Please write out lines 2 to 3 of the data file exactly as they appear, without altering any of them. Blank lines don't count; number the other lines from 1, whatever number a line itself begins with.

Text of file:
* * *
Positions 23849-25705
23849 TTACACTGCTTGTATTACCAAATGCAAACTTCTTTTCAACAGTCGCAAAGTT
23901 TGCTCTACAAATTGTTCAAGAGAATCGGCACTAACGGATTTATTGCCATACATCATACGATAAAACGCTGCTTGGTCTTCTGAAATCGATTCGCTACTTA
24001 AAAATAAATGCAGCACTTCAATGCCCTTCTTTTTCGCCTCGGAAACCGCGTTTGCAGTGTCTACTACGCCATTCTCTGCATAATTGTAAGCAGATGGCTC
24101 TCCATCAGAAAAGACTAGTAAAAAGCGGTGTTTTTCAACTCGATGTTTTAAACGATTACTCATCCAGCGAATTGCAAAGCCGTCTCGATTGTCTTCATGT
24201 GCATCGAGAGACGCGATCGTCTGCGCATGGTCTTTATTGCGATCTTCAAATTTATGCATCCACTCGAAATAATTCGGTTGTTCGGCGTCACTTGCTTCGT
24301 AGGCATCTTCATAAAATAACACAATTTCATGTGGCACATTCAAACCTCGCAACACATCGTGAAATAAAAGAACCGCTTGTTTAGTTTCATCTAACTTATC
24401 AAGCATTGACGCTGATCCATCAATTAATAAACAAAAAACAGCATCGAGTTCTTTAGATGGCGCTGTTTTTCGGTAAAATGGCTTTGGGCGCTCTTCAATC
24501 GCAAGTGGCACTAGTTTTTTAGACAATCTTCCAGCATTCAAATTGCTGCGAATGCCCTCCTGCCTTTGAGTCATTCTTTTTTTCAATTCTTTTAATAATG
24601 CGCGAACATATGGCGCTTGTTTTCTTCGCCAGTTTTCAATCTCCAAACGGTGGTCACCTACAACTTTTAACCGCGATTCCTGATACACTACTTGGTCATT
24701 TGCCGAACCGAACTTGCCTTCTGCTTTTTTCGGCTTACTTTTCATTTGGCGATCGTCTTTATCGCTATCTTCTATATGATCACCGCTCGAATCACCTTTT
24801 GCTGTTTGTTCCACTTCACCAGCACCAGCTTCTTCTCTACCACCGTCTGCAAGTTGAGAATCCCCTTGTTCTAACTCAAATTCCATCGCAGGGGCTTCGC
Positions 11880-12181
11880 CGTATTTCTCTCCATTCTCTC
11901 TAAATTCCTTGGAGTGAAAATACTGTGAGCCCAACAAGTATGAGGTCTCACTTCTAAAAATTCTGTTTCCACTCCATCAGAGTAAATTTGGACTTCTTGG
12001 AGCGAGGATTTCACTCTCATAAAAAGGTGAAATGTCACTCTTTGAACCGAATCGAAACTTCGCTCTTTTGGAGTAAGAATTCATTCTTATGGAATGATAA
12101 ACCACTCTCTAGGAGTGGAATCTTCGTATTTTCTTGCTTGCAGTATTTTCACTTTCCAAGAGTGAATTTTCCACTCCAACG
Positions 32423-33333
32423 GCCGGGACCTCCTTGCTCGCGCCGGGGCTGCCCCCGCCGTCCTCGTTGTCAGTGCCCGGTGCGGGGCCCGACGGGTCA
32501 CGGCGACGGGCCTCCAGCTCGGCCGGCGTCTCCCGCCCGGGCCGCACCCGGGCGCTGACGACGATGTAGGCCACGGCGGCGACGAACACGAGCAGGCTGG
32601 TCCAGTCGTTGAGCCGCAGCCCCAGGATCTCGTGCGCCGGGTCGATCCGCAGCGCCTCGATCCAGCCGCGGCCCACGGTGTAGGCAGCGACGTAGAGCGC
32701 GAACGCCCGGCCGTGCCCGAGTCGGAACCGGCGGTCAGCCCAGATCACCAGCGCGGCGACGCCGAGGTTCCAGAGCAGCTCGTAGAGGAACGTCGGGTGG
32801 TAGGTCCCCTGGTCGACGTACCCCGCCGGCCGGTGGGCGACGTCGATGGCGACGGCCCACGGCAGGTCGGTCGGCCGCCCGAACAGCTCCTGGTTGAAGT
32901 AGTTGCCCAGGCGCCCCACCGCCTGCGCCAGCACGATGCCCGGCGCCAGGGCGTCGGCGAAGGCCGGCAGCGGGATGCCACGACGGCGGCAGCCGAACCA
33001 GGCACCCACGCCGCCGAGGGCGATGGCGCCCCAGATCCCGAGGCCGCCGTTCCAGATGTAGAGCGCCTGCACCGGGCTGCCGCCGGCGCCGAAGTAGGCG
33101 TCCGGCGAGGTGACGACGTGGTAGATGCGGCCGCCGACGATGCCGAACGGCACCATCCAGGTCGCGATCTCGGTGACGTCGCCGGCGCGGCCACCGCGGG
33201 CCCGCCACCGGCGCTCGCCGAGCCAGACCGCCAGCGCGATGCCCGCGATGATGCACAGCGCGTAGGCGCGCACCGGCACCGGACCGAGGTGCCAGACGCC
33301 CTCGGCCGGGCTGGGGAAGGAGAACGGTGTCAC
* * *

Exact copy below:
23849 TTACACTGCTTGTATTACCAAATGCAAACTTCTTTTCAACAGTCGCAAAGTT
23901 TGCTCTACAAATTGTTCAAGAGAATCGGCACTAACGGATTTATTGCCATACATCATACGATAAAACGCTGCTTGGTCTTCTGAAATCGATTCGCTACTTA